Ground workers strike Toronto’s Pearson International Airport

Workers Struggles: the Americas

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Ground workers strike Toronto airport

Seven-hundred ground workers at Toronto’s Pearson International Airport—Canada’s busiest—have been on strike since last Thursday after voting 95 percent in favor of job action the same day.

Members of the Teamsters Canada union, workers voted to reject the latest offer from Swissport, the company that provides staff for cleaning, cargo and baggage handling, and other services for a number of major airlines at Pearson. Union negotiators say they did not recommend the contract due to differences over scheduling and the use of untrained temporary workers.

The union has filed a complaint over the company hiring 250 replacement workers, warning the public that because they lack proper qualification there will be significant delays in service during the strike. The airport Authority has also assured the public that there are contingency plans being implemented but have not provided any further details.

Coca-Cola hit by strike in B.C.

Some 370 truck drivers and sales and production workers in the lower mainland of British Columbia went on strike against Coca-Cola Refreshments Canada last week after talks between the union and the company broke down over a wide range of issues.

The workers have been without a contract since April of this year, and according to negotiators for the Teamsters, the two sides are far apart over wages, pensions, and benefit provisions in a new contract. The local supply of a number of beverage products including Coke is threatened by the strike, and some suppliers have already turned to other facilities out of province to make up the shortfall.

Latin America

Costa Rican judicial workers strike over pension system

Some 13,000 Costa Rican judicial workers have been on strike since July 19 to protest changes in the nation’s pension system. Thousands of judicial workers marched on the legislative assembly building that day to protest the changes and the refusal of the lawmakers to consider suggestions by their union.

The union’s proposal would have raised the retirement age and capped pension payments, though not as much as the one before the legislature.

Chilean Walmart workers vote to strike for pay raise

In a vote held by its union on July 28, workers for Walmart in Chile voted to strike for higher wages. The retail giant, which bought the Chilean “hypermarket” chain Lider in 2009, has 380 outlets.

The Lider Inter-enterprise Syndicate (SIL) represents more than 16,500 workers. Demonstrations in front of Walmart stores have not brought any results, leading to the strike vote.

According to a Reuters report, this week, “either the union or the company may request government-mediated talks that would last five days to try to reach an agreement on a collective contract and avert the strike.” Any negotiations would be the first under new labor legislation and could establish precedents for the industry.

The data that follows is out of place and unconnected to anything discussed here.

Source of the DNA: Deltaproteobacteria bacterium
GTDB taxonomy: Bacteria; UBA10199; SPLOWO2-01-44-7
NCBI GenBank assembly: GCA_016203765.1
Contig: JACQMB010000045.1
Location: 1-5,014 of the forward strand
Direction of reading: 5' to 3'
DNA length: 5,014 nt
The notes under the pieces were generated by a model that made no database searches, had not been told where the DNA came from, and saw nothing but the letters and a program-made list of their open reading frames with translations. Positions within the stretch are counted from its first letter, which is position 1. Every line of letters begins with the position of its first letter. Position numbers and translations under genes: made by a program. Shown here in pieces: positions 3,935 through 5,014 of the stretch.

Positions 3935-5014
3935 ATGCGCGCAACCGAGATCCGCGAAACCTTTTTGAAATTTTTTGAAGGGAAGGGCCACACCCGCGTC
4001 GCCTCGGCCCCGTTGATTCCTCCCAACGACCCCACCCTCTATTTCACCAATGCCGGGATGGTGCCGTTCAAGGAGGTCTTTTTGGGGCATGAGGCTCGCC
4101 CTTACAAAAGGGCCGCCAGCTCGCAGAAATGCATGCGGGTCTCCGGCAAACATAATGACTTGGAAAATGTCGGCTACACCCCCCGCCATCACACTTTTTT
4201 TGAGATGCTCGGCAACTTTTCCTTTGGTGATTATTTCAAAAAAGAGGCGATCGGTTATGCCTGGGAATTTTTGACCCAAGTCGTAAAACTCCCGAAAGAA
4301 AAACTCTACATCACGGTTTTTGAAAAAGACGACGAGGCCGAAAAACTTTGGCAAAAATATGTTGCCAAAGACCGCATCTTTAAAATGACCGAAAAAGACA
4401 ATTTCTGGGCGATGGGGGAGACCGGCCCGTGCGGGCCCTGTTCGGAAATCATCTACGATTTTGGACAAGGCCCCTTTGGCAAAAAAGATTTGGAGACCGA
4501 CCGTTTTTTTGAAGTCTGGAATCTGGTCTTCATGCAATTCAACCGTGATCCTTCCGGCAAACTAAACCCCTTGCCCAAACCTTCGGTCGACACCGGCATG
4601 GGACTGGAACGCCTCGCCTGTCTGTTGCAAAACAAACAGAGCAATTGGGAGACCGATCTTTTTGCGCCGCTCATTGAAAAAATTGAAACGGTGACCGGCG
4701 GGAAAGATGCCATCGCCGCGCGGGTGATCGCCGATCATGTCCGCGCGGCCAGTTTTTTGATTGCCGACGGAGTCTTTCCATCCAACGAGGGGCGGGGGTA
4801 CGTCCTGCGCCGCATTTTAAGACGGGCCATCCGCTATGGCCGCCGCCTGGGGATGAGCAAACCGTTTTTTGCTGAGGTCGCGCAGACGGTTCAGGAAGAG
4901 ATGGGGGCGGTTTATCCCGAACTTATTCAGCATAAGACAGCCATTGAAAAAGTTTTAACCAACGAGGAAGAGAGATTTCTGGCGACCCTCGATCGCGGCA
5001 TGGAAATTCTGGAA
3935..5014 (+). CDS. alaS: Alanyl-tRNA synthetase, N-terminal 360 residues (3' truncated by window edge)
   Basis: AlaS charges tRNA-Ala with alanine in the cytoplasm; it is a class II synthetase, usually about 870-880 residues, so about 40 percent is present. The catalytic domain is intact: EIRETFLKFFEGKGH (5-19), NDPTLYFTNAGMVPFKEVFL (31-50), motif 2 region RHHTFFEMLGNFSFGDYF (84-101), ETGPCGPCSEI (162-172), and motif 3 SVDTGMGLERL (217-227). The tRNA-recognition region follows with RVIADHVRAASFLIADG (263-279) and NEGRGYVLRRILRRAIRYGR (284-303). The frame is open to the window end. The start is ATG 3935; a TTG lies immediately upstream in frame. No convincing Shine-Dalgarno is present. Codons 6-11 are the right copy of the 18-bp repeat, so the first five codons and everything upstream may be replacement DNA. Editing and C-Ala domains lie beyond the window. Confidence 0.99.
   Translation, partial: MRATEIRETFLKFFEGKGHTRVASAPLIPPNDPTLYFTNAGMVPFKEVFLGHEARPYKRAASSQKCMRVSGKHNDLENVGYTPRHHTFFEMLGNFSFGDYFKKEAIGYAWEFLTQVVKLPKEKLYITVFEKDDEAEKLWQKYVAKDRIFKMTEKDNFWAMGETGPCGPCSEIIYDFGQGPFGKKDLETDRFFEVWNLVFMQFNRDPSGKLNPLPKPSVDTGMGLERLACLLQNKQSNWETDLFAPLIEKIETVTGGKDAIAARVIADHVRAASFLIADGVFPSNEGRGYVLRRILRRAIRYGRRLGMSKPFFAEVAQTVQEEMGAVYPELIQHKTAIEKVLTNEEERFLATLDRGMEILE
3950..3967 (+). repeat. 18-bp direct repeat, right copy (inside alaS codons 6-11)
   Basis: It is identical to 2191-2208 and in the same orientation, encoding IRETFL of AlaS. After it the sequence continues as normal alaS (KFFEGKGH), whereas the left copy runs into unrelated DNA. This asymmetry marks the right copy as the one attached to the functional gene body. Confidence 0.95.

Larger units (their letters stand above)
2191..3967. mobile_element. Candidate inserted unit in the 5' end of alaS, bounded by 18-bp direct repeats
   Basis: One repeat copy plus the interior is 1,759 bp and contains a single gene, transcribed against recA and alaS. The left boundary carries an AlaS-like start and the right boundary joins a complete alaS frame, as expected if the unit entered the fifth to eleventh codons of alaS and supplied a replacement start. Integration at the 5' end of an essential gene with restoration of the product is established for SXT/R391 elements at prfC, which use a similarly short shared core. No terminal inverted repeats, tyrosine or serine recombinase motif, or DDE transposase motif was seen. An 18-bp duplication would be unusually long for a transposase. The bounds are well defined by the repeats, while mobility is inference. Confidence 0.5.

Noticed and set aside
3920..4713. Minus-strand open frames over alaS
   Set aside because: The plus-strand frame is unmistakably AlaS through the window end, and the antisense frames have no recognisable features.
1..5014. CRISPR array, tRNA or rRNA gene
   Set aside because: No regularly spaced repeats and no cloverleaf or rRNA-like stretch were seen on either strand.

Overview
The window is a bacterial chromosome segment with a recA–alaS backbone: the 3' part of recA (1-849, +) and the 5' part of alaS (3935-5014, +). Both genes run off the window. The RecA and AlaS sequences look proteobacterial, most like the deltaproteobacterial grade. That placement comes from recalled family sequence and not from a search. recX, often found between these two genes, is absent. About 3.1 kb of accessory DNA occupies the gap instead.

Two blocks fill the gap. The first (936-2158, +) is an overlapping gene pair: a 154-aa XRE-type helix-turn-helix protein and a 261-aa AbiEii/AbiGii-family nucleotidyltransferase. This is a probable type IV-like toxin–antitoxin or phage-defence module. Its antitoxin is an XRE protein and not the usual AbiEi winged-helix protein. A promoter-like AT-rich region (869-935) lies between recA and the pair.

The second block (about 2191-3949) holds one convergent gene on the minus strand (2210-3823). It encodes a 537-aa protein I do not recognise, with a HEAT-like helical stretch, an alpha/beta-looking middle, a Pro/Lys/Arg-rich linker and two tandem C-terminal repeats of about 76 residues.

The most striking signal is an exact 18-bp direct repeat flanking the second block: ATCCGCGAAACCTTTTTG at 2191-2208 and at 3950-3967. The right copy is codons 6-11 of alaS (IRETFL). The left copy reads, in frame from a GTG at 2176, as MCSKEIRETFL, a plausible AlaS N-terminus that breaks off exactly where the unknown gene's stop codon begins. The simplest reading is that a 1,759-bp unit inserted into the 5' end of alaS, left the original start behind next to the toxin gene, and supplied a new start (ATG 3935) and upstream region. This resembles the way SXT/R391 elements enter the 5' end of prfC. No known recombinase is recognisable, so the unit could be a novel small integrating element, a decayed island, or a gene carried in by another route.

Argentine sugar workers strike against layoffs, for better working conditions

Workers at the La Esperanza sugar processing plant in Argentina’s Jujuy province began a strike July 26 to demand that some 300 laid-off sugar harvest workers be reinstated. About 600 workers gathered at the entrance to the plant and marched to demand higher payments for harvests during the six months in which grinding of sugar cane takes place.

The Jujuy government, which runs the plant, is in the process of selling it to an investor group. and laid off the workers as a cost-cutting measure. Government officials met with the workers’ union, but only “to tell us to lift the strike, nothing more,” said union secretary Sergio Juarez. He added that there would be an assembly this week to decide what further actions to take.

The United States

Instructors at Oklahoma college strike over drastic health care increases

Aerospace mechanics instructors at Spartan College in Tulsa, Oklahoma, went on strike July 24 after negotiators for the school demanded the union agree to a drastic increase in health care coverage before discussing other issues. The United Aerospace Workers Local 286 has been in negotiations with the college since the expiration of the old agreement for the 22 instructors back in March.

The hike in health care would mean teachers’ portion of coverage would increase from 35 percent to 50 percent, resulting in an additional cost to each worker of $3,000 per year. The increases center on family coverage while leaving individual coverage alone.

The union says the strike is ongoing until management submits a full contract proposal that can be voted on. Meanwhile, management has said it will bring certified instructors from its campuses in Los Angeles and Denver in order to resume classes. The college trains airplane pilots and technicians. Instruction for pilots is not affected.

Steelworkers announce deal with Goodyear

The United Steelworkers (USW) announced a settlement with Goodyear Tire and Rubber late Saturday night, apparently avoiding a strike at five plants. The contract covers some 7,000 workers at facilities in Fayetteville, North Carolina; Akron, Ohio; Danville, Virginia; Gadsen, Alabama; and Topeka, Kansas.

The USW said a vote would be set in the next few weeks. If a settlement had not been reached, the result could have been a strike, the first in 11 years at the company. No details of the agreement have been released, which is said to extend 5 years.